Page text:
You may read all about the benefits of delegation and may be compelled to delegate all at once, but that is never wise. Remember that neither you nor your associate and team members are used to this. If you dump in additional responsibilities to them, you will only face failure and disappointment. 

6. Know the Difference between Coaching and Delegating

Although both require you to put some trust in your employees, coaching is different from delegating. When you are coaching your employees, you are assuming that they still lack knowledge, and you are helping them complete certain tasks. On the other hand, when you are delegating, the underlying impression is that your employee is up to the task and already knows what to do. They seldom need much help. 

7. Delegate Cross-Functionally

The most successful leaders delegate tasks cross-functionally. This means that rather than bombarding one individual with all the complex, new tasks, they delegate them to a team of individuals with varying expertise. This ensures that what one individual lacks in their experience, the other, can make it up for it. Moreover, it helps the team finish tasks on time- and perfectly. 

Why People Don’t Delegate

1. The Guilt of Dumping Your Work on Others

People who are brought up a certain way and are used to being hyper-independent, are less likely to delegate their tasks to others. They feel guilty when they ask others to complete tasks. The underlying thought is that they are somehow burdening other people. In reality, leaders who delegate tasks are more liked and generally become better at their job. This is because they are providing other people the opportunity to succeed. 

2. Feeling Threatened by Other’s Success

Some leaders, especially the ones that have a fear-based leadership style, feel insecure about other people’s skills. They believe that they need to complete all the tasks themselves, so they can remain in the limelight. By delegating tasks to others, they will be providing opportunities to other emerging leaders to succeed and transcend their position. 

3. They Do Not Want to Lose Control

Another major reason for not delegating is that leaders feel they will lose control. If they delegate tasks to others and if these tasks are taken care of, this tells others that the leaders are replaceable and no longer hold a monopoly over the running of the business. However, in reality, leaders can delegate tasks and maintain control by inspiring others. 

4. They Think They Can Do a Better Job

One of the biggest reasons why leaders fail is because they show symptoms of narcissistic behavior. They believe that only they are capable of achieving something great and others should simply share their limelight. They refuse to delegate because they refuse to accept that other people can be equally capable and complete a task just as well as they do. 

When to Delegate

Delegating tasks should not be a random process. As a leader, you need to ask yourself a couple of questions before you delegate. Here are some. 

  1. Can Someone Do the Task Better than You?: if the answer is yes, you should not get insecure and delegate the task. 
  2.  Is Someone Else Qualified to Do the Task: this will help prevent leader burnout, as someone equally qualified will be handling the task.
  3. Is It a Repetitive Task?: if it is a repetitive task, you will save time and energy by delegating it in the long run. 
  4. Does the Task Provide Opportunity to Grow?: if completing the task will help your team grow, it will help improve the skill set of your team in the long run. 
  5. Is There Enough Time to Delegate Successfully?: If you can not properly explain the task and guide your employee, it is better to not delegate. 
  6. Can You Bear With If the Task Fails?: if the answer is no, then it is better to wait and only delegate if you can bear with a potential loss or failure. 

To Whom Should You Delegate?

1) Experience of the Individual

The more experienced individuals in the firm should be handed more responsibility. This ensures that there are minimum losses and that the task is completed within time and adequately.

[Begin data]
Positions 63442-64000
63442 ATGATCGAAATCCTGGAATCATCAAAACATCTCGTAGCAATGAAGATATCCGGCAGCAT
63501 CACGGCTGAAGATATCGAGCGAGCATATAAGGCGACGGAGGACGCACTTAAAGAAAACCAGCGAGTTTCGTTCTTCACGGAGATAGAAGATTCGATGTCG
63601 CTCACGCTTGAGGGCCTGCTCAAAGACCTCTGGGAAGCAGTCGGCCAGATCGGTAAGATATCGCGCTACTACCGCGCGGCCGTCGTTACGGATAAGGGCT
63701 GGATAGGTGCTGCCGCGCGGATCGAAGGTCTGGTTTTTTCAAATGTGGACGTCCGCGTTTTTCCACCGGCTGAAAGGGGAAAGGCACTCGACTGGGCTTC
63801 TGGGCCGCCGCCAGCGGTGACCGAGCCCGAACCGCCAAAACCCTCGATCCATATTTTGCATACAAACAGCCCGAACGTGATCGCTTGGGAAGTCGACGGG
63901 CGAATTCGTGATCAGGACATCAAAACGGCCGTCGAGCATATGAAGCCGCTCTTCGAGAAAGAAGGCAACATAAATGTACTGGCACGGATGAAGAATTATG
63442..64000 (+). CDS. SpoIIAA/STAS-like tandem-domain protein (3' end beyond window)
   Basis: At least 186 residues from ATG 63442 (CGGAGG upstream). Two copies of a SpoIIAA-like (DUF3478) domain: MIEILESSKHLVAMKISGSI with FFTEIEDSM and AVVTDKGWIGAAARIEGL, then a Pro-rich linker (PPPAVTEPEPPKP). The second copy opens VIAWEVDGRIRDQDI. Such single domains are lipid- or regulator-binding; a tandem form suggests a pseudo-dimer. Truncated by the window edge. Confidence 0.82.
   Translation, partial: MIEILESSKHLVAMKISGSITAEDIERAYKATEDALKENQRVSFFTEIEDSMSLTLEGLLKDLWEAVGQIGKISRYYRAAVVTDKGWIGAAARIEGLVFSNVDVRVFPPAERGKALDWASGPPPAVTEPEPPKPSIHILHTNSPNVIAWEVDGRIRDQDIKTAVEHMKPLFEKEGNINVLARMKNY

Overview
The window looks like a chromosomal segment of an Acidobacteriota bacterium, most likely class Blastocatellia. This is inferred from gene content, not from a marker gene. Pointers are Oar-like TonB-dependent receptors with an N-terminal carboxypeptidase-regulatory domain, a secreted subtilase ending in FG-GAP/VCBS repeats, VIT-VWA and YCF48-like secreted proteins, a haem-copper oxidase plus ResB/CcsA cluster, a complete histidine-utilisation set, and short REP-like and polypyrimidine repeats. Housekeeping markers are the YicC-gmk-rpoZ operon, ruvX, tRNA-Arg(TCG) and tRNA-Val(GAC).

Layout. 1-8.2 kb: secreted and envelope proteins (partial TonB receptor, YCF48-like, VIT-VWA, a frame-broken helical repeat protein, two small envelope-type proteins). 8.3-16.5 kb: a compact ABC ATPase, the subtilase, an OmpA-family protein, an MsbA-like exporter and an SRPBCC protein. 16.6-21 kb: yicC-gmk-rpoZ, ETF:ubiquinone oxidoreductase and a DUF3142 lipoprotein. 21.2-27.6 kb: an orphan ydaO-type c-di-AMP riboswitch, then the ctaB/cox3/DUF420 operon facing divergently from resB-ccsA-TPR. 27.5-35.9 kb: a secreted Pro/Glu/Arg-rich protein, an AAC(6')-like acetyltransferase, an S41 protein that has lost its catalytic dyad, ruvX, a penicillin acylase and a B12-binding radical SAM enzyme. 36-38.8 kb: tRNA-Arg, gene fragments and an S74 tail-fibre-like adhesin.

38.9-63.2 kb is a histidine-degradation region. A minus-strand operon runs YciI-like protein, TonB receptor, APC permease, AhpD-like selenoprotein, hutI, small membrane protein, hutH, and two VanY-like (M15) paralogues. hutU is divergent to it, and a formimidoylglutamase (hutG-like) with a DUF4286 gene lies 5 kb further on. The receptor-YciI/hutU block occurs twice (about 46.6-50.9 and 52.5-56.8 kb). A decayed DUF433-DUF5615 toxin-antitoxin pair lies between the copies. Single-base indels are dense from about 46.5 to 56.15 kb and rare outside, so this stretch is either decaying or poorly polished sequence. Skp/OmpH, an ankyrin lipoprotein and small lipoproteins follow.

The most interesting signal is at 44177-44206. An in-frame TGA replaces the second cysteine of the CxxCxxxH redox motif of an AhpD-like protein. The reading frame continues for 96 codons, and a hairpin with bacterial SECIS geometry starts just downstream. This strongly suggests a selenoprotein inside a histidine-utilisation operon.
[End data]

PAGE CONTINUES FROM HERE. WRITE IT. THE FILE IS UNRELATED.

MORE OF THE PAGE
2) Individuals Preferred Work Style

If the task requires individual expertise, delegate it to someone who likes to work on their own and does not need team support. However, if the task requires teamwork, make sure to delegate it to someone with good people skills; someone who can ask for assistance when need be. 

3) Current Workload of the Person

If your workers are already overworked and are facing burnout, any task you delegate to them is bound to fail. Make sure your employees have enough time and energy on their hands, so they can put their heart and soul into the project. 

Learn Successful Delegation with Best Diplomats

Learn Delegation with Best Diplomats

Best diplomats teaches you to become a better diplomat, a better leader, and a skillful delegate. Its conferences allow you to work in teams and encourage you to share responsibility with other team members. This ensures that people feel comfortable in delegating tasks and learn the importance of working in teams. 

Not just that, but Best Diplomats also help individuals navigate difficult situations and master the art of diplomacy. By building stronger relationships, you can enhance your networks and better engage with people from all walks of life. 


Earlier, it was believed that when leaders delegate tasks, they weaken their position and open themselves up to ridicule. Now, data indicates that leaders that delegate tasks become more popular and successful. They can delegate everyday tasks to others while focusing on the complex tasks themselves. This helps prevent burnout and makes them focus all their energy on the important stuff. 


What are The 5 Principles of Effective Delegation?

The five main principles of effective delegation include
1) The right task: know which project is worth delegating.
2) The right circumstance: make sure you have enough time to explain the task and set clear expectations. 
3) The right person: the person receiving the additional responsibility should be qualified and experienced. 
4) Right supervision: leaders need to act as good mentors and coaches and give help when needed. 
5) Right communication: this comes in handy when employees experience difficulties

What are Delegation Skills?

Delegation skills refer to a leader’s ability to assign responsibilities and tasks to team members. This is done to share the burden and ensure a common goal is achieved. Additionally, leaders do this to empower their employees and make them more independent. 

What are The 3 Steps of Delegation?

The three steps of the delegation are
1) The responsibility is assigned to the said person
2) The said person is authorized to complete the task
3) The said person is held accountable for the completion of the task

How Can You Learn Delegation?

Like all other skills, delegation also requires practice. One has to go through trial and error before one can perfect the skill. Inclusive and transformative leaders are the best when it comes to empowering others and giving them the confidence and trust to shine. 

Oleksandra Mamchii

Working as a academic lead at Best Diplomats.